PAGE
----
Memorandum submitted by the Institute
of Chartered Foresters (K 6)
The Institute of Chartered Foresters welcomes
the opportunity to comment to the Agriculture Committee on the
role of the Forestry Commission. These comments follow.
The role of the Forestry Commission is broadForest
Enterprise is the largest single owner of woodland in Great Britain,
Forest Research is the main source of research activity directly
relating to forestry and trees in the UK and the Forestry Commission,
through the delivery of grants, provides quality control of the
management of the forest estate of Great Britain, in both private
and state ownership. We believe that the Forestry Commission
should be the key deliverer of sustainable forest management in
Great Britain and that Forestry Commission staff directly engaged
in forest management should be, aim to be, Chartered Foresters,
thereby demonstrating the Forestry Commission's commitment
to high professional standards, external quality assurance and
transparent accountability to the wider public. There are currently
210 Institute members employed by the Forestry Commission.
One of our main areas of concern with regard
to the work of the Forestry Commission relates to funding and
Timber prices in real terms are at an all time
low. This impacts on both the income of the Forestry Commission
and also on the income of the private sector, who are involved
in commercial forestry. This not only affects current returns
but also investment in the maintenance of crops due to be harvested
in the future. Reducing maintenance now affects the value of the
crop to society as a whole, both now and in the longer term. Less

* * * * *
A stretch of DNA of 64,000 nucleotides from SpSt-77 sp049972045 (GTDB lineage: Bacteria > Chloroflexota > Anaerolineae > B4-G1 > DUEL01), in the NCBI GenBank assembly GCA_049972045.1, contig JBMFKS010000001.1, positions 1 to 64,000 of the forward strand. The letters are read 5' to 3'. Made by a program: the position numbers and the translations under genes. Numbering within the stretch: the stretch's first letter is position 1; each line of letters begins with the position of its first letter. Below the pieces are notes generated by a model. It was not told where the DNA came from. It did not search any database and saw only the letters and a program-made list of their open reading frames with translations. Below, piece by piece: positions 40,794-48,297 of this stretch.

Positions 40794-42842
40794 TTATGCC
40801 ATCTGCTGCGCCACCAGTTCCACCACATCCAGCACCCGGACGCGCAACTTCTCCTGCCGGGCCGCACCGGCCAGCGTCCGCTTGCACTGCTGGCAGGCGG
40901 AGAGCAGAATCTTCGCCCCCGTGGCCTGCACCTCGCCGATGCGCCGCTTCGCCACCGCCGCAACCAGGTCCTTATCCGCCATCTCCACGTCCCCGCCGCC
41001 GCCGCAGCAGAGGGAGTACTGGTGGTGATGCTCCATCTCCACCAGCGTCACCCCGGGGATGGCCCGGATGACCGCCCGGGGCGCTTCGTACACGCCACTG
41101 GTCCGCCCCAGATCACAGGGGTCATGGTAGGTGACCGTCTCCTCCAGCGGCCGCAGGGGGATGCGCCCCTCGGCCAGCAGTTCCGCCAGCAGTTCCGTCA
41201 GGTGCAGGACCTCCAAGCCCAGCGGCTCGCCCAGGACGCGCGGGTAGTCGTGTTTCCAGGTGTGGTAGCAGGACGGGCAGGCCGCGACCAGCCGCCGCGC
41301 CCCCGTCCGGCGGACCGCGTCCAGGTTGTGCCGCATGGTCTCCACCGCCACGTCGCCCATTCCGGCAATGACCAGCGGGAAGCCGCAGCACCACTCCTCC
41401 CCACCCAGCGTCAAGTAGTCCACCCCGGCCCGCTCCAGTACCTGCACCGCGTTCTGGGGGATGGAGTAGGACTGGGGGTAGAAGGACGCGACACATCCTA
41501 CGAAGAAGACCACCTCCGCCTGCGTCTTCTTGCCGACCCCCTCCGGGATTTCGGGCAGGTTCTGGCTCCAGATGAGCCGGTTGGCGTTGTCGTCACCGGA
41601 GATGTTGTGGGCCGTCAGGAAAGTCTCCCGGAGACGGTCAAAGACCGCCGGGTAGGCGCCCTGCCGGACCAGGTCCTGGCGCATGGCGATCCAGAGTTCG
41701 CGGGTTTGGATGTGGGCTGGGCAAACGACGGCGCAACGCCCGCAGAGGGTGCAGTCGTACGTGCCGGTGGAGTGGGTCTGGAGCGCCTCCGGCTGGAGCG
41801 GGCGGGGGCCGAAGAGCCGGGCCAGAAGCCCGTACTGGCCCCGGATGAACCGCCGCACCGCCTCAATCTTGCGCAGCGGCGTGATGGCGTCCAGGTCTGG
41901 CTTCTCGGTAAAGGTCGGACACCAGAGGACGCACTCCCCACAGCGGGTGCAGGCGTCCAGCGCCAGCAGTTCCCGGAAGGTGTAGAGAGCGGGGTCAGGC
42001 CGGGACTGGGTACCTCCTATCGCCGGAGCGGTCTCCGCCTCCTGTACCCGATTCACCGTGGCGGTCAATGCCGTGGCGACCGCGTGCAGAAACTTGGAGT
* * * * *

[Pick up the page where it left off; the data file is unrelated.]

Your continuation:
well-maintained stands of trees are in general less biologically
diverse, less visually attractive and produce lower grade timber,
not only affecting what usage that timber can be put to, but the
amount of value that can be added to the primary product. Short-term
savings, therefore, can have a detrimental impact on the long-term
economic wealth of the nation, in particular in rural areas.
The low returns described above have meant that
many skilled workers employed in forestry are moving out of the
industry. This loss of experience will have a detrimental affect,
especially when combined with predicted timber volumes coming
on stream in the next 10 to 20 years, where a doubling of the
volume for harvest is predicted.
Forestry can assist government in achieving
many of its aims connected with sustainability. Examples could
include renewable energy and reaching carbon targets. If forestry
is to play its full part in assisting Government and society in
achieving its potential then the Institute believes that the Forestry
Commission must be properly resourced during this difficult financial
period to enable it to deliver sustainable forest management on
its own estate and through proper incentives and support in the
The Institute of Chartered Foresters is the
professional body for foresters and arborists throughout the UK.
It is regulated by its Royal Charter, Bylaws and Regulation, and
is required to maintain and uphold a Code of Ethics and rules
of Professional Conduct. In addition:
The Institute sets and maintains
the standards for the profession, regulates the standards of entry
to the profession and offers examinations for professional qualifications.
The Institute keeps under review
the status of Chartered Foresters and the profession.
The Institute safeguards the public
interest in matters relating to forests, woodlands and trees.
Institute members are employed across
all sections of the forestry and arboriculture sectors of the
industry and currently 210 members of Forestry Commission staff
are Fellows, Ordinary Members and Associates of the Institute.
We believe that forests, woodlands and trees
must be sustainably managed to meet society's increasing demand
for wood, for recreation, for amenity, for conservation and for
economic development. With increasing pressure on the world's
forest resources, it is more important than ever before that the
nation's trees and forests are in good hands. Managing them is
a responsible task, requiring a high standard of professional
managementwhich is the job of the Chartered Forester. As
part of our commitment to this, the institute requires that its
members undertake Continuing Professional Development, thereby
ensuring the highest and most up to date standards of technical
and professional competence.
13 November 2000